AS we prepare to draw the curtain on 2017, most Namibians will look back at year that severely tested our resolve as a nation.
The economic hardships that were experienced by many, served as a reminder that Namibia needs to maximise the economic opportunities available in a growing global village, while finally setting the country on a trajectory that will see value-addition activities being the mainstay of the economy.
For President Hage Geingob and his team, the bright side has been that having mitigated political uncertainty through a landslide Swapo Congress victory, the surrounding regional players, such as Zimbabwe and South Africa, have reformed from within, and should strengthen the regional cause.
With these key changes, the region is expected to rebound in the coming year, and begin to bear fruit, following what has been a tough year.
Indeed, 2018 is not going to be pedestrian and easy, but it signals a time for Namibia to get to work and re-emerge in its endeavours, pursuant of the Harambee Prosperity Plan, as well as the Fifth National Development Plan.
The roadmap has already been clearly marked, and the missing ingredient at this stage could be adherence to already signed ministerial performance agreements, productive delivery from State-owned enterprises and other key support mechanisms, aimed at boosting the national agenda.
As a running theme, zero tolerance to corruption must gain traction in the coming year, with leaking taps bleeding the State of millions, being closed imminently.
Like any other country, Namibia has its own uphill challenges, but these can be addressed, first by supporting the government’s reform agenda, and secondly by effectively and positively contributing to the wellbeing of the economy.
Among the most critical challenges remains the fact that the economy is heavily reliant on imports, while the manufacturing sector has regressed, and now contributes significantly less to the Gross Domestic Product (GDP) of the nation. This is a particularly sad state of affairs in a nation that is rich with mineral resources.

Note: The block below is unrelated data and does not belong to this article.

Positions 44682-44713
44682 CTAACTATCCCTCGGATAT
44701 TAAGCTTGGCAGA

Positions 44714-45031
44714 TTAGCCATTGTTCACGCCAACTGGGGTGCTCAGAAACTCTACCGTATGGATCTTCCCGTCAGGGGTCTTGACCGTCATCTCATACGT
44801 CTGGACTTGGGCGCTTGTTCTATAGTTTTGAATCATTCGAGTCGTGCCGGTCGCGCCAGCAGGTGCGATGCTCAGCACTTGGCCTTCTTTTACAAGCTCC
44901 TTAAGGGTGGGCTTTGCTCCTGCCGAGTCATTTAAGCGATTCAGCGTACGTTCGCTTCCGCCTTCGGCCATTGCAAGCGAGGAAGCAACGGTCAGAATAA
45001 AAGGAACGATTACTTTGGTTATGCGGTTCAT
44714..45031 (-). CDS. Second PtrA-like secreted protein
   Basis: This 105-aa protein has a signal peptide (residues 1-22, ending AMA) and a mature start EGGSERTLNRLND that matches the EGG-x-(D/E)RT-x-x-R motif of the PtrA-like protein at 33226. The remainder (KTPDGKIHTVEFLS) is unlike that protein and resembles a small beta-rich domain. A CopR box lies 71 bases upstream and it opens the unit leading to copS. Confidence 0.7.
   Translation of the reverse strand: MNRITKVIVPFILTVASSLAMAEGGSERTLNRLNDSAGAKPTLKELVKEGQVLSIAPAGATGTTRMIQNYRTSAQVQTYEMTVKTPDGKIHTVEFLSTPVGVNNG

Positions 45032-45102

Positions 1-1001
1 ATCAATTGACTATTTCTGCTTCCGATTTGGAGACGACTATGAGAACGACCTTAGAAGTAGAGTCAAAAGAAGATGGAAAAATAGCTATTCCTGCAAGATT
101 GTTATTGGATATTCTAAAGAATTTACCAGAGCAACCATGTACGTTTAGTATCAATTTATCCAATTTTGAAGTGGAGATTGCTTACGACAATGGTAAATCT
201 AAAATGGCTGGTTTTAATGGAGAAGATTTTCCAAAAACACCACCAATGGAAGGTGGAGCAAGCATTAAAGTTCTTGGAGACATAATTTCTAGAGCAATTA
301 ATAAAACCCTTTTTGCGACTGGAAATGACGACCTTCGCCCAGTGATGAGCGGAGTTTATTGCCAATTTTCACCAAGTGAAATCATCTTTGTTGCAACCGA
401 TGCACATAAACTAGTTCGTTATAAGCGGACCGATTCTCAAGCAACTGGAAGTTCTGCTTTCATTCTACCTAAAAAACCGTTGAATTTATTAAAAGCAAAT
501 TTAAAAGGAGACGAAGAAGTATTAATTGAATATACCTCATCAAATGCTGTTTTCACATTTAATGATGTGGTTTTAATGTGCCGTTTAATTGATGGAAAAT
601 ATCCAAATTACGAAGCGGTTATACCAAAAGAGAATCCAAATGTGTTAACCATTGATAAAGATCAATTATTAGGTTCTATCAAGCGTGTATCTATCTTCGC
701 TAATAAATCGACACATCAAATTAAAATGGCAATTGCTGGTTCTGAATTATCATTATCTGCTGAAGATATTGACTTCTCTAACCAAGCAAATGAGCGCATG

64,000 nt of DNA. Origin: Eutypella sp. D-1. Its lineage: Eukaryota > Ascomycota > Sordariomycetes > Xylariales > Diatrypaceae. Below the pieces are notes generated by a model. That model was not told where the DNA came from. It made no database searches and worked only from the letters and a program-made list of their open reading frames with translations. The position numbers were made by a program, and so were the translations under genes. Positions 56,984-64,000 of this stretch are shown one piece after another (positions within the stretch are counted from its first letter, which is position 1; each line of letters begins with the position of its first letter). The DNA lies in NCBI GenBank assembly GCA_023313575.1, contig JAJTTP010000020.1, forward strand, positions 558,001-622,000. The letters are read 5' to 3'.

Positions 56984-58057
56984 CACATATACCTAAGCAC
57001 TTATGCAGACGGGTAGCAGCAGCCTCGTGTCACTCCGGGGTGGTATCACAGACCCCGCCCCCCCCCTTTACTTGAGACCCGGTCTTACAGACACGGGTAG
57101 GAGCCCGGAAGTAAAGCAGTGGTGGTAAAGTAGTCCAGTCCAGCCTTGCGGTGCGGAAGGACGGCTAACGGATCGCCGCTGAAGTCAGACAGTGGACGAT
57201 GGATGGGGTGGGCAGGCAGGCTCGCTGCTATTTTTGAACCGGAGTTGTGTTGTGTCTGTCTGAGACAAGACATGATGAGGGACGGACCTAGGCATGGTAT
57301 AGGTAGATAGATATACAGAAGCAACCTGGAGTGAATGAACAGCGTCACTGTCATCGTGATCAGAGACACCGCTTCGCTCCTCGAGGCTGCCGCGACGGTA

Namibia remains one of the most unequal societies in the world, where wealth is concentrated in the hands of an elite class, while the poorest of the poor battle to put a plate of food on the table each day.
The Bank of Namibia (BoN) estimated real Gross Domestic Product (GDP) to have been 1 percent in 2016, which is a strong decline compared to the 5.3 percent growth rate recorded by the National Statistics Agency (NSA) in 2015.
The economy is now expected to grow by between 1.8 and 2.3 percent, down from an initial estimate of 2.5 percent. The NSA said in September that the economy had shrunk by 1.7 percent in the second quarter, the same contraction as in the first quarter of the year. However, there is good news ahead, as analysts have predicted that the economy will grow by over 3.2 percent, as the mining sector emerges from years of contraction. As the events in South Africa unfolded this week, it became clear that it is of critical importance for Namibia to fundamentally and with clear vision deal with its economy being so closely entwined with the neighbouring country. But beyond that, Namibia needs to, as a matter of urgency, redress the structural inequalities that have made job creation and poverty reduction so difficult. This is especially true in the case of rural women and youth, whose access to productive assets and employment opportunities are extremely scarce. The year 2017 tested our resolve as a nation, amid economic hardships, retrenchments and households battling. May 2018 bring a new dawn, with new hope!
Confidente. Lifting the Lid. Copyright © 2015